Setting: Ialibu Hospital, Papua New Guinea
Position: Chief medical officer for Chevron, Papua New Guinea
Mission: Delivering a check to the manager of the Ialibu Hospital to buy a new generator
The helicopter is hovering over a kind of wasteland at the bottom of Mount Ialibu, a massive volcano in the Southern Highlands province of Papua New Guinea, waiting for farmers to clear the area so it can land. Right after we softly hit the ground and alight, my wife and I find ourselves amidst a crowd of dozens of Guineans dressed in full ceremonial attire with grass skirts, bows, arrows, shields, painted faces, bird feathers in their hair, pig teeth necklaces and other cosmetic distinctions. They form a double hedge, in between which we walk. They hop up and down, sing and yell in a very impressive way.
After 20 to 30 minutes, we arrive at a soccer stadium where a podium has been erected and I make a speech before hundreds of people gathered for the occasion. All goes well and next we go to the hospital, surrounded by a crowd that has swollen to thousands. There, I am directed toward the emergency room and asked to wait. As I wonder why, the entrance room doors flap open. A man on a gurney is wheeled in and then placed on the operating table. His clothes are covered with red merbromin, a topical antiseptic that stains the skin. Pseudo-surgeons lean over him and pretend to start an operation. Abruptly, the power goes off, and the hospital manager turns to me and says, “It is too bad that the patient has to die.”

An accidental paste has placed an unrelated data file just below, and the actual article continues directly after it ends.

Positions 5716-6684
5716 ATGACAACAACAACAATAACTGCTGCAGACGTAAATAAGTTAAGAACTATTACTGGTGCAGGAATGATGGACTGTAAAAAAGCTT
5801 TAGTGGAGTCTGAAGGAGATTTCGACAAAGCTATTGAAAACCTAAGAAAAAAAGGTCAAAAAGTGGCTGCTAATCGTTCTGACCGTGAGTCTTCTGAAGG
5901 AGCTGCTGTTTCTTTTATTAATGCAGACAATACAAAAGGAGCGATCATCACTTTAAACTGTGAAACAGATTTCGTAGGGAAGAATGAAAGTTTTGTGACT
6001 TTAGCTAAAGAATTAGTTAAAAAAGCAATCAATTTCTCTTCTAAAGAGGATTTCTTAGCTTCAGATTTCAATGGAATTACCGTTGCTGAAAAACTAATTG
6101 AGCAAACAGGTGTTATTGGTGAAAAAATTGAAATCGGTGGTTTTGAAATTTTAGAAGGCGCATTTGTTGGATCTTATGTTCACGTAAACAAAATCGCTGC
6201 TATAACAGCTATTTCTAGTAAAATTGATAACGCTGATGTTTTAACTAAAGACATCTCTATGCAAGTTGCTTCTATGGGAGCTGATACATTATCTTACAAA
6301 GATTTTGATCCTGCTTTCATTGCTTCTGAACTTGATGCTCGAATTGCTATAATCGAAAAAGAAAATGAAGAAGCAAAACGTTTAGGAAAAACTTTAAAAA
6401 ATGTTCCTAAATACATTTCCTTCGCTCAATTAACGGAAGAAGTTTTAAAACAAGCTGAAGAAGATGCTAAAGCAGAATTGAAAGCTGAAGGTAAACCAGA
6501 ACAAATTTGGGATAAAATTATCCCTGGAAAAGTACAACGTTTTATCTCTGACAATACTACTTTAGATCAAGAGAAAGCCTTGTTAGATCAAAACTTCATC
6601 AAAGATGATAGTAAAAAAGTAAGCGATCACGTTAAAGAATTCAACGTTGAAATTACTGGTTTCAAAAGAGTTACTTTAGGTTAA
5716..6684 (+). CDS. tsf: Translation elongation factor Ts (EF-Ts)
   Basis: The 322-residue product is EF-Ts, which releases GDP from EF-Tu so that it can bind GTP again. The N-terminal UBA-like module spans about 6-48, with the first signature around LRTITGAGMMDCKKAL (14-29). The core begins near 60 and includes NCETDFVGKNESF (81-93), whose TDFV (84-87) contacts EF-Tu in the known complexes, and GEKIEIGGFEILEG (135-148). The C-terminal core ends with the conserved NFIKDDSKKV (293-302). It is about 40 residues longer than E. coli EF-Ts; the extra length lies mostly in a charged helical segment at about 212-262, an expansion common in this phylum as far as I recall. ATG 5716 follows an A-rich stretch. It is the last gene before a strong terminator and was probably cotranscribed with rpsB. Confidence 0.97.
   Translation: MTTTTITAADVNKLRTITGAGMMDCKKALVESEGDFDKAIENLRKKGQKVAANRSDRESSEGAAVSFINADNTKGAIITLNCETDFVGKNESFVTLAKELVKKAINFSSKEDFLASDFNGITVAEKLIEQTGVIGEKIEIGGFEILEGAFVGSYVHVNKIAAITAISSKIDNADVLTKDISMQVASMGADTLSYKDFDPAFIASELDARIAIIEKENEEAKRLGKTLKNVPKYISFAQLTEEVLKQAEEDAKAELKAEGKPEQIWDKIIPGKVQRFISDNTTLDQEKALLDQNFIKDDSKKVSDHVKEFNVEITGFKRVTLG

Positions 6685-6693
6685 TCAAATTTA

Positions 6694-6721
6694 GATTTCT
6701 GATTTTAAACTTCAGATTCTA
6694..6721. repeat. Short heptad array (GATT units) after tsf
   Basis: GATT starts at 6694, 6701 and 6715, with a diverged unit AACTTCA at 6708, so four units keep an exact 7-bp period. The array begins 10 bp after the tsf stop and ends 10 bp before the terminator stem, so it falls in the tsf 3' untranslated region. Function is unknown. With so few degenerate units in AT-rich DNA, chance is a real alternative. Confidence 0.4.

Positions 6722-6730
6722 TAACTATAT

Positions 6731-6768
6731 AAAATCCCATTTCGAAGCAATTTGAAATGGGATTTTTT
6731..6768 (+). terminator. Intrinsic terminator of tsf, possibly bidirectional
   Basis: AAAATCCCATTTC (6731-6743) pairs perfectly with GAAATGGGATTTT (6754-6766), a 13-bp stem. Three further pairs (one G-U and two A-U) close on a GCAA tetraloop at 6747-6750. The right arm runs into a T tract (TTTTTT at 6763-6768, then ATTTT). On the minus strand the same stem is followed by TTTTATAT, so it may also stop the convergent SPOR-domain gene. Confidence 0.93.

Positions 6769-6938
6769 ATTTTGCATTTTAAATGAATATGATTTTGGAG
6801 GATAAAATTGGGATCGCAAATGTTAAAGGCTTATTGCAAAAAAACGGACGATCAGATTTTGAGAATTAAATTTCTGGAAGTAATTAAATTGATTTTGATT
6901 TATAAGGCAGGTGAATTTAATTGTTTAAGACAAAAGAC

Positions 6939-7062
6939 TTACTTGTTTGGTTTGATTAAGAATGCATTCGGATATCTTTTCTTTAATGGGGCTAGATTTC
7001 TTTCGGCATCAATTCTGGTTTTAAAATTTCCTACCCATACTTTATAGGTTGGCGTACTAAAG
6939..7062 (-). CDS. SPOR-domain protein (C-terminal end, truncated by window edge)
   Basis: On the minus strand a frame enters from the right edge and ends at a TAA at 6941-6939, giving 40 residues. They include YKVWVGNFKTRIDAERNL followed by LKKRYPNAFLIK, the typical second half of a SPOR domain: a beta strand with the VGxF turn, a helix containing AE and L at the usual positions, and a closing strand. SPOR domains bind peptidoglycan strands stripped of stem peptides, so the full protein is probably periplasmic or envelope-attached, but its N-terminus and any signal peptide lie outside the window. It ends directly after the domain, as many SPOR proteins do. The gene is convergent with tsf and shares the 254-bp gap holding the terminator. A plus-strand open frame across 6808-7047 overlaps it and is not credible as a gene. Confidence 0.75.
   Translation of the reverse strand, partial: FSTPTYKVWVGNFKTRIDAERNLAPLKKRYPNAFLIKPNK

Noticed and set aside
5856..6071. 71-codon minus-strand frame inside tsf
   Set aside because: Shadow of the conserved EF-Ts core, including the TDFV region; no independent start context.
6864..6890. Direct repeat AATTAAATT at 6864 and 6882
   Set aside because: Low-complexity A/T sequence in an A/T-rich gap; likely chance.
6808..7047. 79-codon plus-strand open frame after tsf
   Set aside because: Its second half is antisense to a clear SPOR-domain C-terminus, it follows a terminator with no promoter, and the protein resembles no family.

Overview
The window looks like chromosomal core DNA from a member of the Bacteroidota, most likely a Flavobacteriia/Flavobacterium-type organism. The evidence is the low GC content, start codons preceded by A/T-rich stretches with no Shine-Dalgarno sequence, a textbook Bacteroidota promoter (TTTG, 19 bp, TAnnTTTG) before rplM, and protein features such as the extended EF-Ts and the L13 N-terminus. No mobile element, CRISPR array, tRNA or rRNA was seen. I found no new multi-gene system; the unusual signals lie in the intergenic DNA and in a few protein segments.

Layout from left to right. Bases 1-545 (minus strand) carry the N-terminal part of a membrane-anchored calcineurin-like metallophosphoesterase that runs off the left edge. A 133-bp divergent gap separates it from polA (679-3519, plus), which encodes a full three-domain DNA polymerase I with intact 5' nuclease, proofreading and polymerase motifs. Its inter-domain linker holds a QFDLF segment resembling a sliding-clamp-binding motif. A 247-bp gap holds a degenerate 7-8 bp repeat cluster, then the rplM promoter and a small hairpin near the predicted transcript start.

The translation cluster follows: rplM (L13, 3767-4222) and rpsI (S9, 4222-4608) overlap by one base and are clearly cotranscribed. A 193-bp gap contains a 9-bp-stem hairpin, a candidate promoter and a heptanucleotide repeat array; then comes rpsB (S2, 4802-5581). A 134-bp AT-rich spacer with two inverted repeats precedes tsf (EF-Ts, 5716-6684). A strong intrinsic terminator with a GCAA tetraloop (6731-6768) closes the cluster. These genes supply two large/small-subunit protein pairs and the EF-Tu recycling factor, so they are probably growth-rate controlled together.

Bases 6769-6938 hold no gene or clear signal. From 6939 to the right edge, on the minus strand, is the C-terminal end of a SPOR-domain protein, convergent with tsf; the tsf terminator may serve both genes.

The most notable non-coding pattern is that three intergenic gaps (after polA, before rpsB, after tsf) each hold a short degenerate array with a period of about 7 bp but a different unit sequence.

I can see in his eyes that he expects me to show a compassionate reaction to the situation. His anticipation rapidly becomes amazement when I dive into an angry diatribe and utter: “How can you let this happen? Can’t you think of anything to do to get some light in this room?” I run outside to the parking lot and ask nurses to place their cars in front of the ER windows with their high beams on, as I had seen done in the Congo in power-failure situations.
I go back inside the building and am greeted by sullen faces. The theatrical staging has fallen flat, and some are worried that the hospital might not receive the money it had been expecting. We then go to lunch, exchange presents and speeches and morals of our stories, laugh about them and I happily hand over the check. The money will be used to buy a generator that will guarantee a power supply not only to the ER but also to the refrigerators where vaccines are stored.
Lesson for the doctor: Working in a developing country is often rewarding professionally and personally, but beware that chronic aid can create dependency and intellectual complacency.
Yann Meunier, MD, is the health promotion manager for the Stanford Prevention Research Center. He formerly practiced medicine in developed and developing countries throughout Europe, Africa and Asia. Each week, he will share some of his experiences with patients in remote corners of the world.